AI can help level the playing field, because the least skilled and least qualified tend to get better faster using AI. However, there is still a need to translate access to information into applicable skills among different ethnic, socioeconomic, and generational groups.

For example, Hobsbawm highlighted the paradox that although there has never been more equal access to information, those from privileged backgrounds are still better at knowing how to access and use it. Similarly, she said that “class is fantastically important” for shaping attitudes towards safety, security, and risk appetite when it comes to building and maintaining careers.

Networks and mentorship were called out as potential solutions to overcome systems of inequity. “If you put people in an equal space, and you give them time, and you show them interest, and you teach them curiosity, they will learn. They will have that competence. Nobody is inherently better or smarter.”

4. Gen Z represent a new generation of workers with different priorities (for now)

Compared to prior generations, younger generations like Gen Z have very different attitudes toward job security, career paths, and the types of work they find appealing, As Hobsbawm noted, "They want different things. They don't want the kinds of jobs with rigid hierarchies and linear paths. They want good, purposeful work, and they want flexibility. But the symbol of the fancy office building is no longer enough.”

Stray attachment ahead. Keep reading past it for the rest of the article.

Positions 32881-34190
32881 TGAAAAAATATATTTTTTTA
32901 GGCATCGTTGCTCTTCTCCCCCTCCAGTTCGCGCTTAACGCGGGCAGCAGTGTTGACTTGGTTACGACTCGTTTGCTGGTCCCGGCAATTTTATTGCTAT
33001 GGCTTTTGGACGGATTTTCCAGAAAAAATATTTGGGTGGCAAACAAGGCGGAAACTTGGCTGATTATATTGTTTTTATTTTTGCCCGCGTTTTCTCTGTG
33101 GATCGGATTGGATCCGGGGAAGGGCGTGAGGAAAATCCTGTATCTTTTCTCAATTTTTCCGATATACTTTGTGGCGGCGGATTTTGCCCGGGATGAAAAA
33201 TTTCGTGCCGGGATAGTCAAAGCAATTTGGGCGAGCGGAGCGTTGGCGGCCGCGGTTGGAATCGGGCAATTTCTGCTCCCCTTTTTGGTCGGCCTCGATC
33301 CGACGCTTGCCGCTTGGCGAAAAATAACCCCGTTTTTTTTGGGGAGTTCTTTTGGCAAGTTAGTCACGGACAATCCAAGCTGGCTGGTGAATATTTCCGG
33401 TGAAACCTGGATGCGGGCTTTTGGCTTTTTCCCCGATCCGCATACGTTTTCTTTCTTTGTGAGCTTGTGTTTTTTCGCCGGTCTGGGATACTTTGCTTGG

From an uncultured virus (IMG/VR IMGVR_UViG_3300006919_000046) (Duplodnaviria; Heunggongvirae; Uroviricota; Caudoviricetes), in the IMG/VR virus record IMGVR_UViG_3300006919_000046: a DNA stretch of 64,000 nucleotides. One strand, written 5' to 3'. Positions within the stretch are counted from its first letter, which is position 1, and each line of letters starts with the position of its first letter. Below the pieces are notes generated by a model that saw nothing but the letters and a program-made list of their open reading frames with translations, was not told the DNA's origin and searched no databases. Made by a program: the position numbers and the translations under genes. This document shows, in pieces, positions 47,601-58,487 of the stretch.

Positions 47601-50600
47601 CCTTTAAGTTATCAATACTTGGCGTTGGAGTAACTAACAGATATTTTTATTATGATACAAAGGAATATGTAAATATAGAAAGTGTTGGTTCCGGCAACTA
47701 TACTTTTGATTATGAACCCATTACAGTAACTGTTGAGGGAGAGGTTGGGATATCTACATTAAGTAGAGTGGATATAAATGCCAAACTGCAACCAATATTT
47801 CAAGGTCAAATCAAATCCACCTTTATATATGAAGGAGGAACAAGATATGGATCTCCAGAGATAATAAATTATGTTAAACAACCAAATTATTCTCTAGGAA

This generational mindset shift is upending traditional office cultures centred on degrees, titles, and ladder-climbing. As a result, companies will need to rethink how they structure jobs, progression, amenities, and their employer branding to attract and retain this new generation.

However, Hobsbawm asked whether this would persist as Gen Z gets older. “What happens when this generation starts to have babies? Are their values going to shift? Are they going to want stability and mortgages? Or will they have swung to this solopreneur and freelancing mindset?”

5. Flexibility is now (almost) universal

The debate about remote work has been fought fiercely, but Hobsbawm was clear in her view that “fully remote doesn’t work, except for a minority of businesses.” However, the good news is that some degree of flexibility to work from home and the office is now offered “almost universally.”

While some remote-work advocates might want the 100% remote world, the shift to more flexible working patterns still marks a significant shift from the pre-pandemic norms. This is forcing a rethink around city economies, commuting patterns, and even home setups, as people want to spend more time living and working from the same place.

The most profound change in a century

"This is the biggest moment in 100 years” - said Hobsbawm. “Technologically, culturally, politically, generationally. We really haven't seen anything like this since Henry Ford brought in automation."

At Multiverse, we can’t predict the future, but we do know that by helping organisations equip their staff with the skills to take advantage of new technology they will be well-placed to navigate the ever-changing work of work, whatever comes their way.

Team Multiverse